Centers for Civic Impact stand with those fighting against racism and police murdering black people. We unequivocally believe that Black Lives Matter. We acknowledge our organizational privilege and commit to work with public sector organizations who are ready to use data and evidence in an effort to dismantle systems that protect white supremacy, nurture an inequitable status quo, and disportionately disadvantage communities of color. We have not done enough, but moving forward we will do everything we can.
Data and data work in government has the potential to expose rooted bias in all decision making. However, it also has the potential to further entrench bias. Data can bring transparency to critical community issues like patterns of police violence and anti-black discrimination. It can also further victimize communities of color when it is used to create predictive policing models that lead to unaccountable over-policing in those communities, or when it leads to performance measurement that incentivizes numbers of arrests over community safety. As public sector leaders, we must commit not just to understanding our most broken systems, but also to fixing them.
Once more, we acknowledge that the role of data has been, at best, complicit in the continued oppression of people of color and particularly black people. For example: When neighborhoods that have been historically redlined continue to receive lesser services, oppression is perpetuated. When health departments share data about COVID-19 but do not break down outputs by race and ethnicity, oppression is systematized. When governments use data to target black people in the justice system, oppression is exacerbated.
Moving forward, Civic Impact will examine our role as a partner with organizations and governments and will seek connections with organizations that are committed to ending the legacy of oppression in systems. Change starts at home. So we will first look at our internal practices and engage in anti-racist capacity building in order to better understand the biases we bring to our own work and how to help surface that understanding for others. We’ll then review our work to ensure that we are applying a lens of equity to every aspect of Civic Impact’s delivery. This approach will be deliberate and will take care and time.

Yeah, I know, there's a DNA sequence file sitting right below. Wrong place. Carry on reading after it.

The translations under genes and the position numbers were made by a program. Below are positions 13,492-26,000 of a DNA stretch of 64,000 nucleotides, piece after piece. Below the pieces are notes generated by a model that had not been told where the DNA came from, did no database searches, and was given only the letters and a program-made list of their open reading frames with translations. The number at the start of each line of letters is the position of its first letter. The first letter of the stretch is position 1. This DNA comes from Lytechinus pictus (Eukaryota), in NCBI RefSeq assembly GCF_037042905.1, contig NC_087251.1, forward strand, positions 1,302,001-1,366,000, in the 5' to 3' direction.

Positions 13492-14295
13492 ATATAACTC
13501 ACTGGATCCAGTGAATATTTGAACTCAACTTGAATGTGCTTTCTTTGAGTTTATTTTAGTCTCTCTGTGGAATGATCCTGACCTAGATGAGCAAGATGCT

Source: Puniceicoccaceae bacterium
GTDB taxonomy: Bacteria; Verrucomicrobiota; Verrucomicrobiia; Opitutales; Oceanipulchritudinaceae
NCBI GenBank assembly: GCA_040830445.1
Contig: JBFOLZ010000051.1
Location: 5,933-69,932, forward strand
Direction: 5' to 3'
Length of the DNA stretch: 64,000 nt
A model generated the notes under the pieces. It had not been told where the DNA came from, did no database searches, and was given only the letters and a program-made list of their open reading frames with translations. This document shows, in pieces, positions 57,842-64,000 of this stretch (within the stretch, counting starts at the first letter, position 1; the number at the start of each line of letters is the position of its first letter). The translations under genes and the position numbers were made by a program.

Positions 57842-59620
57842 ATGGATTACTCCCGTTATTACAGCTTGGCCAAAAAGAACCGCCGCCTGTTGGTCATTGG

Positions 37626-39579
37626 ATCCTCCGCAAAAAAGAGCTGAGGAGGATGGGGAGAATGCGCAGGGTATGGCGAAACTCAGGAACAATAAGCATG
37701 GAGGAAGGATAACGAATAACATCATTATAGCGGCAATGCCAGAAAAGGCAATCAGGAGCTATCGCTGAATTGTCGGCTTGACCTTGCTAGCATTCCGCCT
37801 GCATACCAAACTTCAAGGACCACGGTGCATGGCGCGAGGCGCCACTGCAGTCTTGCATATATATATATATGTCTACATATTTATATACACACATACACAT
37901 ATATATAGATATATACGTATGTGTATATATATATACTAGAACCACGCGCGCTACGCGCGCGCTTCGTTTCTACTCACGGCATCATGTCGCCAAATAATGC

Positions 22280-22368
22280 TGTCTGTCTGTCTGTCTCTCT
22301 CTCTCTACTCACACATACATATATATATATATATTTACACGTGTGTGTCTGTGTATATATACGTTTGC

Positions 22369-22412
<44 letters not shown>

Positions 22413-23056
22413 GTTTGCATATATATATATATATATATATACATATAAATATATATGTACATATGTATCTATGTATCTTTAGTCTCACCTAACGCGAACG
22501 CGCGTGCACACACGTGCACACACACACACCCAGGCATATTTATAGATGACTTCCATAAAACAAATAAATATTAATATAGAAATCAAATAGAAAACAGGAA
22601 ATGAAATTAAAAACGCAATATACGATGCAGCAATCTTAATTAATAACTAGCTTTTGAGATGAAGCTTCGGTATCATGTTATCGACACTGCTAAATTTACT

We are also committing to work with any public sector partner who is ready to think differently about the role of government in the outcomes of people of color and in the communities that have been ravaged by systemic poverty, government divestment, and violence of all kinds. The unaccountable police use of violence in the past weeks lays bare practices that we recognize have been operating for a long time. To transform police practice into something that is genuinely community-serving will require a real openness to fundamental change, led by city hall. It will also require the establishment of data systems to collect and provide information about how that change is – or is not – taking place.
Even more, we hope to partner with organizations that want to transform their public safety and public health programs to truly live into the fundamental public missions of achieving community safety and community health.
It is not enough to stand by and support those who are speaking truth to power. We must commit to being deliberate about the work of ending racist practices in government and all the other places it exists, to holding ourselves and those we partner with accountable, and to dismantling the systems that continue to perpetuate violence on people of color.